Click here to subscribe to The Zweig Letter for free and receive business management advice from industry experts to your inbox every week!
People who exhibit these qualities are likely to be well-thought of by their people and, more importantly, are able to achieve goals that others deemed impossible.
There are tons of articles and blog posts out there about the qualities of great leaders. It seems like our appetites for this kind of information are unlimited, because we all can see what a huge difference a single leader can have on a large group of people, making it possible for an organization to accomplish great things. Important stuff!
I have been lucky to work for some amazing leaders over the years. From one of the first bike shops I worked at, The Touring Cyclist, owned by a fellow from West Memphis, Arkansas, the late Don Humphries; to the engineering and planning firm Carter & Burgess, run by the late Jerry Allen; to my current organization, The Sam M. Walton College of Business, led by our dean, Matt Waller. On top of that, there are hundreds of firm founders I’ve met and worked with over my 38 years of management consulting in the AEC industry who were outstanding leaders.
Here are some of the qualities those people have (or had) that aren’t often talked about in the context of great leaders – qualities that make (or made) them great:
- Accessibility. Every one of these great leaders is or was someone who would make time for you when you needed it. They are all people who answered calls, texts, and emails, or would meet when you needed to. They didn’t push you off too far into the future, because they recognized that something was urgent in your mind that needed their attention now. For example, I could call Jerry Allen and, if he couldn’t answer, he would call me back within the hour. I could text Matt Waller at 6:02 a.m. and probably hear back from him by 6:06 a.m.
- Approachability. Being approachable means these leaders aren’t going to be too judgmental or make you feel bad for seeking them out. They don’t throw up unnecessary barriers to reaching them, like running everything through an assistant. And they are nice, open, and good listeners. These people go out of their way to make other people feel comfortable. Jerry Allen always kept his door open and would talk with anyone at any level in the company. He was a big advocate of MBWA – “management by wandering around,” a term coined by management consultant and author, Tom Peters.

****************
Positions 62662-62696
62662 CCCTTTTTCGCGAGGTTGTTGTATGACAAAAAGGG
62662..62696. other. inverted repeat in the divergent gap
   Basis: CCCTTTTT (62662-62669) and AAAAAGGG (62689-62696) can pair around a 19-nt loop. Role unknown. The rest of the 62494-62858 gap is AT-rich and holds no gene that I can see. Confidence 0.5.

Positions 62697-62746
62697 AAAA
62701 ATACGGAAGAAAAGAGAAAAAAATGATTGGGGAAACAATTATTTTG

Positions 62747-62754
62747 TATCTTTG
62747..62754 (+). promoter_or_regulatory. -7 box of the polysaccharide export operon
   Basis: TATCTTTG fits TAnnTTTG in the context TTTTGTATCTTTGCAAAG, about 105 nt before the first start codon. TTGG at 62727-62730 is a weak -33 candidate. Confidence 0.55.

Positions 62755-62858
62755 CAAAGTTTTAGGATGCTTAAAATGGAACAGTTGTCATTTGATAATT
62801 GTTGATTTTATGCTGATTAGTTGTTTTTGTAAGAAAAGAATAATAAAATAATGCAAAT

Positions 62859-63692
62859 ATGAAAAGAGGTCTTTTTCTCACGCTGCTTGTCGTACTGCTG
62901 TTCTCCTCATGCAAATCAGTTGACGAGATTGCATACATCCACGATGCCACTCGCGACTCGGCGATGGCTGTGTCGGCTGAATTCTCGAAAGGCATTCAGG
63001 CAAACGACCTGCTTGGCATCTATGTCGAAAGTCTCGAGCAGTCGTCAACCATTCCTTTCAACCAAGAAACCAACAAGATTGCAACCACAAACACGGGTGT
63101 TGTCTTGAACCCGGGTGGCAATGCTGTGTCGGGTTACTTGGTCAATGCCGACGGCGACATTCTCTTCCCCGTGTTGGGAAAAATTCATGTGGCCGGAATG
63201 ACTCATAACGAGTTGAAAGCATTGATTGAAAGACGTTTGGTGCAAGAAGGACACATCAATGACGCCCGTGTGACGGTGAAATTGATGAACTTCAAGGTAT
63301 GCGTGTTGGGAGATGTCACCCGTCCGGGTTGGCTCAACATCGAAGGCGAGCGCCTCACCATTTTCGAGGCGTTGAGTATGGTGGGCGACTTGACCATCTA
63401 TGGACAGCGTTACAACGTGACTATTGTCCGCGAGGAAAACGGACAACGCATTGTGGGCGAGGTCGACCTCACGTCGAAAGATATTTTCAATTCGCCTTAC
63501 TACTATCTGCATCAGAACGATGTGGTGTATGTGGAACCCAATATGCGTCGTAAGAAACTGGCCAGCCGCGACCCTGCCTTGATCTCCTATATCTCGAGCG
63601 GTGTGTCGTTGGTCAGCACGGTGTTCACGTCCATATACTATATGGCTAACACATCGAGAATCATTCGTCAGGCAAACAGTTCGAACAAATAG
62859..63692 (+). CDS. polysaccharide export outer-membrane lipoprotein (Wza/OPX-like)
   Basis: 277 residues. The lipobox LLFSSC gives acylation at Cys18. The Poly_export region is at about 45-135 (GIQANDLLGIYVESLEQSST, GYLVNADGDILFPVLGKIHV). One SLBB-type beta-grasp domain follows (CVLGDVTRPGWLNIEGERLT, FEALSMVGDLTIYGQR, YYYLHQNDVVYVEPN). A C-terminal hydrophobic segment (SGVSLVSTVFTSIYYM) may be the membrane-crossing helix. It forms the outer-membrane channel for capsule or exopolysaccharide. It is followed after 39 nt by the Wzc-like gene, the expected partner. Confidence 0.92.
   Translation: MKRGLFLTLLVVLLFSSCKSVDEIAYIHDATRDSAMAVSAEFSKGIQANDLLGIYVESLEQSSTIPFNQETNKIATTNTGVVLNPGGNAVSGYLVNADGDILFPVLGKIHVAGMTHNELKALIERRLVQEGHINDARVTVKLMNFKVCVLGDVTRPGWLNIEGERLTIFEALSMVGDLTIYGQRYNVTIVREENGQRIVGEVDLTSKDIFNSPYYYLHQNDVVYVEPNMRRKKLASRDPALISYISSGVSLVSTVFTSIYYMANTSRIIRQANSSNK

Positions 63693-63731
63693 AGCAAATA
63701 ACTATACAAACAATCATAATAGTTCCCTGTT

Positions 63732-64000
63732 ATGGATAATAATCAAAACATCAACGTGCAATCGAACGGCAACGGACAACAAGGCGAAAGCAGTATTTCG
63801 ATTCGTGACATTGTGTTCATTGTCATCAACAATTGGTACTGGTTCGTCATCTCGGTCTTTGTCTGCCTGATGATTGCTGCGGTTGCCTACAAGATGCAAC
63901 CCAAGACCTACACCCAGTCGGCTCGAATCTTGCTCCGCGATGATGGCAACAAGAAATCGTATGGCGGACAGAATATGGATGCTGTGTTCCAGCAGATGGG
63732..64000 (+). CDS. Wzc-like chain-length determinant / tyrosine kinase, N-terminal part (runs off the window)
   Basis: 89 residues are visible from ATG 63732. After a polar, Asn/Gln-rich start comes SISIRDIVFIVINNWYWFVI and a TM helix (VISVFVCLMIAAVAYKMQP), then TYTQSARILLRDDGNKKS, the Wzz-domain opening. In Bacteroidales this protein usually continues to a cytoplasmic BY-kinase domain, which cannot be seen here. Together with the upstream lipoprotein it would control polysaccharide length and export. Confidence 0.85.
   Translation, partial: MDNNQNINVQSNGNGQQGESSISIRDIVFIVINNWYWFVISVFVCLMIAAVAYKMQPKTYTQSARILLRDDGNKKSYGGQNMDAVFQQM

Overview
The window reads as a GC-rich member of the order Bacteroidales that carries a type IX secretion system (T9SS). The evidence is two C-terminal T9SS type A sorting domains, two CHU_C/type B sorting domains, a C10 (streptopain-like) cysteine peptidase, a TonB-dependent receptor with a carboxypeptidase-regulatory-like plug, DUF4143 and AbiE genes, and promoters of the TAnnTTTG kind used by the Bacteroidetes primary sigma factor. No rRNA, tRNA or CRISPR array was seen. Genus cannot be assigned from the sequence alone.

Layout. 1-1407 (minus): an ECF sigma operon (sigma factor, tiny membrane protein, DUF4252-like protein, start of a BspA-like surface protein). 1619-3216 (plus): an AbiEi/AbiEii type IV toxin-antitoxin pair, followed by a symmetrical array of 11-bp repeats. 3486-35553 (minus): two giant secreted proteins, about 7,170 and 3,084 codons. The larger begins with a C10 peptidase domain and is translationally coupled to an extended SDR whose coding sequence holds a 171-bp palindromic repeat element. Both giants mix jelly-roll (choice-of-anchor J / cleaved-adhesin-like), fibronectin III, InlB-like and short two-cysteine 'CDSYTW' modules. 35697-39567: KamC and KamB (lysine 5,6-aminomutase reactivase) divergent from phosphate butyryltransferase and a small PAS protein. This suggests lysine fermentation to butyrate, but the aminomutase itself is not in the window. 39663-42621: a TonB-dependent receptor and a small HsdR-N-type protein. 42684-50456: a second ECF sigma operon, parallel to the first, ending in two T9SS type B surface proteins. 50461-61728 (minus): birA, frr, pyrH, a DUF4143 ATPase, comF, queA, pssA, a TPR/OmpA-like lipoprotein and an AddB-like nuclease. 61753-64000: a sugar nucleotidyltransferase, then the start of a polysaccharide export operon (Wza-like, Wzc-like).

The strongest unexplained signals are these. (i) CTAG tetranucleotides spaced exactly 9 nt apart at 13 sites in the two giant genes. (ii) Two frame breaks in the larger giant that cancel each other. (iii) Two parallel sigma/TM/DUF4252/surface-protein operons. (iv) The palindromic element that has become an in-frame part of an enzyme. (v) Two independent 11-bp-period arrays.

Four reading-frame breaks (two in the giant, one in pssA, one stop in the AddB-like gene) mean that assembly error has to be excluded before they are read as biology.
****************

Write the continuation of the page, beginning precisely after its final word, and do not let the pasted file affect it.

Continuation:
- Authenticity. The best leaders I have worked for or observed all act like the same person in any setting they are put in. They don’t put on an “act” and become a different person in different situations. That means you always know “who” you are dealing with and what their likely reaction is going to be. Their behavior is going to be consistent. People want that out of their leaders.
- Bravery. The best leaders will confront whatever needs to be confronted, even if it is likely to ruffle some feathers. They can make an unpopular call if it is the right call in their minds. They can make a decision without 100 percent certainty about the outcome That takes a certain amount of bravery that not everyone has, and is the stuff legends are made from that becomes part of the corporate culture for the organization going forward.
- Thoughtfulness. These people remember your birthday. They remember the names of your family members. They are considerate and polite, and introduce you to other people they know at meetings – because that’s the right thing to do. They have a real interest in people and take the time to show their thoughtfulness daily. It comes naturally to them because that is the kind of person they are.
- Optimism. I have never met a great leader in the AEC world (or world as a whole) whom I wouldn’t describe as an optimist. No matter how tough the environment is, they convey their confidence that the organization can overcome all challenges and achieve audacious goals. Each of the three people I mentioned in my introduction to this topic are great examples. Don Humphries started and ran his business on almost no capital, yet he always felt we could be the largest bike dealer in St. Louis and succeed nationally through mail order. Jerry Allen cast his vision for Carter & Burgess to be “2,000 (people) by the year 2000,” with a firm a tenth of that size in the middle of a huge downturn in the economy. Matt Waller pushes for The Walton College to grow in size and reputation, in spite of being part of a state government bureaucracy, our location in Arkansas, and a declining college-age applicant pool. All of these people succeeded in achieving their big goals because of their optimism.
- Involvement. Once again – and I have said it before – great leaders don’t mind getting themselves dirty doing the work of the organization. This flies in the face of the generally-accepted maxim that we should all be doing what is “the highest and best use“ of our time. But my experience is great leaders know that in order to gain the trust, respect, and acceptance of their people, they need to work alongside of them. Don Humphries, even though he had as many as 10 bike shops at once, wasn’t beyond changing a flat tire. Jerry Allen would manage a big, difficult client relationship if necessary. Matt Waller teaches a class – one that he designed. All of these people get it. Great leaders may be managers – but they are also doers.
People who exhibit these qualities are likely to be well-thought of by their people. But perhaps even more importantly, they are able to achieve goals that others deemed impossible. And that’s what leadership is ultimately all about!
Mark Zweig is Zweig Group’s chairman and founder. Contact him at firstname.lastname@example.org.